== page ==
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Gini Pupo-Walker joins The Education Trust as State Director for Tennessee. In this role, Gini will work with advocates, educators, students and community partners across Tennessee seeking to increase educational opportunity and improve achievement for Black and Latino students, and for students experiencing financial hardship.

A native of Nashville, Gini brings more than 20 years of work in education as a teacher, administrator, and nonprofit leader.  Prior to joining Ed Trust, Gini was the senior director of education policy and programs at Conexión Américas, where she led education programs and advocacy efforts to improve outcomes for Latino students across Tennessee. Before that, Gini worked in education as a teacher at the high school and college level, and also served as the executive director of family and community partnerships in Metro Nashville Public Schools. Gini was elected to the School Board in Nashville in 2018.

What drew you to education?

I knew from a very young age that I wanted to be a teacher. My career in education has evolved and I’ve held a variety of roles, but my experience teaching high school students still informs every aspect of my life today.

Why Ed Trust?

Ed Trust is a national leader in the movement for education justice and has done so for more than two decades at the federal, state, and district levels. I am thrilled to work alongside their remarkable team, led by John B. King, Jr., in providing partners in Tennessee with policy analysis, research and advocacy opportunities in both the P–12 and higher education arenas.

What (or who) motivates you to advocate for education equity?

My career as a teacher and educator has allowed me to work alongside inspiring students, teachers, parents and advocates. I can honestly say that their courage, stories and aspirations are what motivate me. I am fortunate to bring over two decades of experience in education to this work, and I continue to learn something new every day. I get my energy from the team around me, and from the families that we serve. I’m lucky that I can work to advance an agenda that has the potential to positively change the lives of the people around me.

What do you think are the most pressing education equity issues right now? How can advocates address this challenge?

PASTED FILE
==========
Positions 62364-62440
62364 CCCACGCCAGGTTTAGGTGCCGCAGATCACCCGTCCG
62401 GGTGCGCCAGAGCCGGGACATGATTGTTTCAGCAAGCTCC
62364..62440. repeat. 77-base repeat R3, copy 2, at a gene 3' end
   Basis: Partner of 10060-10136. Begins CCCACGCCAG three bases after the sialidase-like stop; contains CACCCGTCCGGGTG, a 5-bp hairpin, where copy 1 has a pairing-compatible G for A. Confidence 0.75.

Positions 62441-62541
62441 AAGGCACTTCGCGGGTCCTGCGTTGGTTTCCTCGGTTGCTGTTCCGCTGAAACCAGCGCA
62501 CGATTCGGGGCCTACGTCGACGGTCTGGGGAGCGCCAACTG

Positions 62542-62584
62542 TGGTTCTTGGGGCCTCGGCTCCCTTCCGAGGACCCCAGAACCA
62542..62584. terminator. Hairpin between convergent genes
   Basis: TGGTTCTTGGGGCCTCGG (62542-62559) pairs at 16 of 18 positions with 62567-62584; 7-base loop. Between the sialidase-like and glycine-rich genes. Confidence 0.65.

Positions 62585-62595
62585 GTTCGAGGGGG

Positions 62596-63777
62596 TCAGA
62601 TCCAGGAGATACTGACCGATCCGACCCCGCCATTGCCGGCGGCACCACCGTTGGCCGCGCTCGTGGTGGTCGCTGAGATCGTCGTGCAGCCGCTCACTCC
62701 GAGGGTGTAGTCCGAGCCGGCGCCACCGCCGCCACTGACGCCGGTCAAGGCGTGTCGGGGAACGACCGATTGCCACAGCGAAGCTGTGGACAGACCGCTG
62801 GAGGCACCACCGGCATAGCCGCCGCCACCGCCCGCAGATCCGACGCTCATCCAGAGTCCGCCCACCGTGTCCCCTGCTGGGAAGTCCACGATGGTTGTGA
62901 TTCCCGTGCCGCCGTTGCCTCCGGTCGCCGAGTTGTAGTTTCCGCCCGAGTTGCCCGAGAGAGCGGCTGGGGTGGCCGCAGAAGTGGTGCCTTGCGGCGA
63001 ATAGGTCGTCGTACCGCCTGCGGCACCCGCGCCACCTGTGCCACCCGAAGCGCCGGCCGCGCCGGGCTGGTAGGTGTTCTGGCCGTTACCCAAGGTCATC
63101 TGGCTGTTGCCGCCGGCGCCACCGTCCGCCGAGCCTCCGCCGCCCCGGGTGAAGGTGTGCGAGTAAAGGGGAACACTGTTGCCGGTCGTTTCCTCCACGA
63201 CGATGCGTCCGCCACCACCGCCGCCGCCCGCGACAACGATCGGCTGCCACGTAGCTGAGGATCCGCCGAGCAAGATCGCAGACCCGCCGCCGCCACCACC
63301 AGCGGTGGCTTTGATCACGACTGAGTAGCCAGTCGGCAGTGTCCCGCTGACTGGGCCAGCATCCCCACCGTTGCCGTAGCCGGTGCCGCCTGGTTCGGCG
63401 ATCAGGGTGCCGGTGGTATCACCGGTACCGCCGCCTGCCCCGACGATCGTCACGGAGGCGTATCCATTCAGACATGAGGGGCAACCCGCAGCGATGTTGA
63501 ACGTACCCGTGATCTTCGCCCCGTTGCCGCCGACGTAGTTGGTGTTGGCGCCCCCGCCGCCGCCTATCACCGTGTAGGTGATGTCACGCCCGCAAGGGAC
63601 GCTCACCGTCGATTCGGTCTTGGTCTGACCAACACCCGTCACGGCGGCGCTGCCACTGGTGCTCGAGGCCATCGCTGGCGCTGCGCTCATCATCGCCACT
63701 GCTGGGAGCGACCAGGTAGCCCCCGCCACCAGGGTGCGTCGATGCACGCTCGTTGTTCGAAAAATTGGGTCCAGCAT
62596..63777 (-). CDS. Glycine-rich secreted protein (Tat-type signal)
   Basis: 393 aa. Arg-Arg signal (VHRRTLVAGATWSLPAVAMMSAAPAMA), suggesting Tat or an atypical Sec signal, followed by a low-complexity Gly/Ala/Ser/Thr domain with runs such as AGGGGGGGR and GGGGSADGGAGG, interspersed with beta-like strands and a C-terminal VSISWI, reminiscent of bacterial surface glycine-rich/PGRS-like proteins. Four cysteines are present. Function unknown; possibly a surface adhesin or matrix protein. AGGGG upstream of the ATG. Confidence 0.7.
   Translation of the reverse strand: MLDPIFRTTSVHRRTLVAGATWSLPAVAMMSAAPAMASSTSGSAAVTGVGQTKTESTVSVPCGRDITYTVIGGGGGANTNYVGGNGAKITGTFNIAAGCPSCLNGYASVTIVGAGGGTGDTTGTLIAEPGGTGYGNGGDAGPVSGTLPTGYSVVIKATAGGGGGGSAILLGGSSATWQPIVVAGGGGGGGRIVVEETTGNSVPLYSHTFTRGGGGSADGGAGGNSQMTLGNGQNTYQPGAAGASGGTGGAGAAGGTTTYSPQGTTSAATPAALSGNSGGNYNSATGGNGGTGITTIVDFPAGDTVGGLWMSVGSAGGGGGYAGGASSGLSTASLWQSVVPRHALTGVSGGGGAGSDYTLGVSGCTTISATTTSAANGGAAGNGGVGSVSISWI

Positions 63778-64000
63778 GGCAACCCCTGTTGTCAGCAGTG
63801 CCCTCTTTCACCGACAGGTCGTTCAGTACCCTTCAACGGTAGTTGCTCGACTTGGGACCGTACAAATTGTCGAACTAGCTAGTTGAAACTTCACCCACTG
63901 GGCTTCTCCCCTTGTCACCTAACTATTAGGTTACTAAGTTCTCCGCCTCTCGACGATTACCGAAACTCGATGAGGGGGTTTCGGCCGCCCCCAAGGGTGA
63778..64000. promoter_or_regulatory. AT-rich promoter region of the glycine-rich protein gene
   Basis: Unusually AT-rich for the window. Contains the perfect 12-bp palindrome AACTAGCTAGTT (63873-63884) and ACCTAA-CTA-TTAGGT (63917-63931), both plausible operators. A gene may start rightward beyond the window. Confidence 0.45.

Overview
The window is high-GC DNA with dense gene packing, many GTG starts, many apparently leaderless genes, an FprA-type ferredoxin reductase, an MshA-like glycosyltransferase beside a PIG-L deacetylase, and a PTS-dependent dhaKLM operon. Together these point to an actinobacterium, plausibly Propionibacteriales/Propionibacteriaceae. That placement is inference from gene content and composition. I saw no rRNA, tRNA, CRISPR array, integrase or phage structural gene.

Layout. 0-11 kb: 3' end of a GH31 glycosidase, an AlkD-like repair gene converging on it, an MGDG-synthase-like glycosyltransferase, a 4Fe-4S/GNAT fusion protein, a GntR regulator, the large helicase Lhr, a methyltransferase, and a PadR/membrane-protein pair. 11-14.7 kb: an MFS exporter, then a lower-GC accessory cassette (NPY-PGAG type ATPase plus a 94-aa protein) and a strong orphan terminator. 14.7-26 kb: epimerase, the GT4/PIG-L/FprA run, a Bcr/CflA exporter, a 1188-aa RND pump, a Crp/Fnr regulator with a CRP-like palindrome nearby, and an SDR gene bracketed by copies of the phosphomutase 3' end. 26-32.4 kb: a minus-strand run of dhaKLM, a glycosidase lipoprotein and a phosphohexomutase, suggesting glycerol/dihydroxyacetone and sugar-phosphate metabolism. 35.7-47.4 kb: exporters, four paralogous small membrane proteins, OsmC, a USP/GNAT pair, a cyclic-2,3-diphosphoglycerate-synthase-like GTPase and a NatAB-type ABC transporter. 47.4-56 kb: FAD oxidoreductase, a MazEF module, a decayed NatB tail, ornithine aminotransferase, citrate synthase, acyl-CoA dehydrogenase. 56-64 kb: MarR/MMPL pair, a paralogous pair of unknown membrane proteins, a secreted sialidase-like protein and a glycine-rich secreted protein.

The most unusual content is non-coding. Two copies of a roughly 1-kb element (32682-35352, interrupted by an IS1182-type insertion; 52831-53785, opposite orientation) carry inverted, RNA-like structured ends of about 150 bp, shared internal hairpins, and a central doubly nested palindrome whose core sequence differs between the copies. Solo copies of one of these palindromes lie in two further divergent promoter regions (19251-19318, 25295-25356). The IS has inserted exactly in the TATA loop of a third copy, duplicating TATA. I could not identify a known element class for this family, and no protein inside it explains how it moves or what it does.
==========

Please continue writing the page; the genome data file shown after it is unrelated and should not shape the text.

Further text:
Americans have two sets of expectations about what children have the capacity to do and accomplish in this country, and we have developed systems that are designed to reinforce those differing expectations. Many students of color, and those living in poverty, continue to receive an education that does not equip them for success, and that perpetuates their marginalization in our society.

The current administration in Washington has added an additional level of intensity with their recent rollbacks of civil rights protections and rhetoric about immigrants and communities of color. This climate has served as a call to action for advocates in local communities, where they are beginning to challenge systems, policies, and inequities in a way that we have not done before. We see strong movement in the advocacy arena on issues related to teacher quality and diversity, access to rigorous instruction and coursework, discipline and school culture, college access and affordability, funding inequities, and parent voice and engagement. The best way to get movement on these issues is in building the capacity of local leaders, parents, and students to advocate for the change they want to see.

You’ve been doing equity work for more than two decades. How has the advocacy landscape changed?

I believe that social media and access to information through the internet has changed the way that communities can organize and inform one another. We now see students and parents mobilizing in ways that push policymakers to action, and advocates have much more access to research that highlights the practices and policies that can improve outcomes for our students. Advocates on the ground have a better understanding of the levers of change in education, and are able to connect with national leaders in the field in ways that were previously unimaginable, citing their work and connecting with them to advance their own agenda. I am also encouraged that so many more teachers are interested in how policy connects to their practice, and that they are using their voices to create change as well.

What’s your favorite quote? Why?

I’m not one for quotes mostly, but I do subscribe to the belief espoused by Mahatma Gandhi, “You must be the change you wish to see in the world.” That really sums up the work I have done for my entire career, and why I decided to run for the school board in Nashville in 2018. Now in my second year on the board, I see the importance of advocacy but also of leadership. Hard work is my currency, and I have always believed that showing up was half the battle. The other half is reaching out to others and creating change and exercising power together. I’ve grown tired of people gathering at forums and conferences to “admire the problem” that is education inequity (another great quote I heard somewhere). We must actualize our vision for our community, and that requires tremendous sacrifice and work, and stepping into the foreground and leading the change we want to see.